As for the C-pap, well we have that in common. I have played with battery operated ones, I have used deep cycle batteries and inverters...etc, I have had several operations, nasal cartilage , uvula removal, and nasal plate removal. - forget it ... the biggest thing is to loose the weight...Get help in this area... thirty pounds makes a huge difference.
    Dogs are excellent judges of character, this fact goes a long way toward explaining why some people don't like being around them.

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  13. #13
    Registered User -Rush-'s Avatar
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    The best thing I did was get my sleeping system dialed in. It took several tries with different gear, but now I have no issues passing out and sleeping well.
    "Though I have lost the intimacy with the seasons since my hike, I retain the sense of perfect order, of graceful succession and surrender, and of the bold brilliance of fall leaves as they yield to death." - David Brill

  14. #14
    Registered User johnnybgood's Avatar
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    I sleep better in a hammock...and that's all I have to say about that
    Getting lost is a way to find yourself.

  15. #15
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    For me it was all about the pillow. First was a stuff sack filled with clothes. Then I tried an inflatable pillow. Didn't sleep well with either setup. When I finally conceded to carry a small feather camping pillow, I had no problems. It takes up pack space but it's well worth it to get good sleep.

  16. #16
    Registered User English Stu's Avatar
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    My first night is usually fitful but soon fine. A relaxation mantra could help- to stop your mind skipping around to different subjects. A repeated slow count to four can help if you concentrate on it; again it focusses the mind away from everyday thoughts; similarly go up the body from the toes saying slowly and methodically to yourself; relax toes, relax feet and so on. Repeat- I never get past two or three times.

  17. #17
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    Quote Originally Posted by johnnybgood View Post
    I sleep better in a hammock...and that's all I have to say about that

    like the OP, I tried hammocks because people seemed so enthusiastic about them. Like the OP, i don't really sleep all that well when camping/hiking. The hammock didn't cure that, it's about a draw for me between sleeping in a tent (so I've kept the gear and use it sometimes). To the OP: the best piece of gear to invest in is a comfortable sleeping pad. Exped and NEMO make the best (imo). When I am hiking, whether it's 2100 miles or 100 miles, i just don't expect to sleep as well as I do at home.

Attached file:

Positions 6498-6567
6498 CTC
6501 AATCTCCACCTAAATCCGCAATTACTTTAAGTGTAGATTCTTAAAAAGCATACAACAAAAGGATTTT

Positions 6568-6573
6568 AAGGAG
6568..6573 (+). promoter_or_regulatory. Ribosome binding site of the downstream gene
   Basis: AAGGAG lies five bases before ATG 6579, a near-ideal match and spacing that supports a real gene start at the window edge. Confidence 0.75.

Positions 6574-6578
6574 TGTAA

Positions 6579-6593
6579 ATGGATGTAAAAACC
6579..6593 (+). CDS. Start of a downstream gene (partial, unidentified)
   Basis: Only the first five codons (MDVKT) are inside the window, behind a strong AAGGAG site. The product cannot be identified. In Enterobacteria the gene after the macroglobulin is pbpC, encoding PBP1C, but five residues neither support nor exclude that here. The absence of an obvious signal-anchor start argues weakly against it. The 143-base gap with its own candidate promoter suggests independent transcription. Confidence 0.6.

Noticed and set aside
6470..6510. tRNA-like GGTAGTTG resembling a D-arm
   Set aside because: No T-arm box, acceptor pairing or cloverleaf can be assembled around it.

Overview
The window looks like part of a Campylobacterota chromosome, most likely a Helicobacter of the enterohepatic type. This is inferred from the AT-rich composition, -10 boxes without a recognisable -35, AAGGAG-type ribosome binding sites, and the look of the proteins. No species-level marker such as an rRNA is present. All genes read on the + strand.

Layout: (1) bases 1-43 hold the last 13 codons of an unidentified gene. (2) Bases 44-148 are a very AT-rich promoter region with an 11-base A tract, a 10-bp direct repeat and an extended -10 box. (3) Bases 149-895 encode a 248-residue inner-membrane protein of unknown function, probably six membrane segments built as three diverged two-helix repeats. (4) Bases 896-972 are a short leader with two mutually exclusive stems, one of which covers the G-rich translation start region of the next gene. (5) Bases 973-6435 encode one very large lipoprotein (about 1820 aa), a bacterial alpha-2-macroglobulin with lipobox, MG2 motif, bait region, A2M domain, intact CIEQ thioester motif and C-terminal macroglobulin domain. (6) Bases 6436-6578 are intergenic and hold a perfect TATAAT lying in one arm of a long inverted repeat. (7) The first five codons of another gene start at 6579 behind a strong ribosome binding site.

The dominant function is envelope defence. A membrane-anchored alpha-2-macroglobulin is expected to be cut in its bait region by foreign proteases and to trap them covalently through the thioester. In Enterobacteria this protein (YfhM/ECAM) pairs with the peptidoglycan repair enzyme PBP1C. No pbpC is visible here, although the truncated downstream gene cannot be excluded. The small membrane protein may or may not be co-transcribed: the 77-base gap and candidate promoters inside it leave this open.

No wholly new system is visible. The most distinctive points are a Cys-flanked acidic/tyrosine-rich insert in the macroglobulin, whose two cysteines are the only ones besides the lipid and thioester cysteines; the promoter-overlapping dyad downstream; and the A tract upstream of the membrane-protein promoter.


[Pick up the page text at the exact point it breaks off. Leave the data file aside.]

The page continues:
18. #18

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    You're not tired enough. Next time get up two hours earlier and walk two hours later into the evening.

  19. #19
    Registered User OldGringo's Avatar
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    Earplugs and Benadryl.... Just enough to push me over the edge. I also use a white noise application at home on my iPhone. I have it with me when I hike, but it will run your battery down. You could always carry one of the external battery packs to top it off while you hike.


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  20. #20

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    Quote Originally Posted by jgillam View Post
    Does anyone else struggle to sleep while camping? I have been a tent camper for the better part of 25 years and have always struggled to sleep in a tent, even with a does of a sleep aid.

    Maybe after 40 years, I've gotten too dependent on my big comfy bed. I would love to find a way to sleep comfortably while camping so that I can enjoy longer trips with my kiddos.

    Any advise would be appreciated.
    Maybe those 40 years should've been spent outside in the backyard sleeping on a variety of Thermarests or other sleeping pads and NOT a comfy bed. I recommend when at home to always or as much as possible sleep in the yard or on the deck or a porch and get REALLY used to sleeping outside on a pad---in the heat or the cold whatever. A "big comfy bed" is the price of the indoor life, and as I always say---Life is too short to be spent indoors.

    And I agree with Bronk---You're just not wiped out enough backpacking some butt tough trails. Have a tough day and you'll set up camp and pass out with righteous exhaustion. Also: Sleep when you're tired, when you can't keep your eyes open anymore. Curl up somewhere and have at it.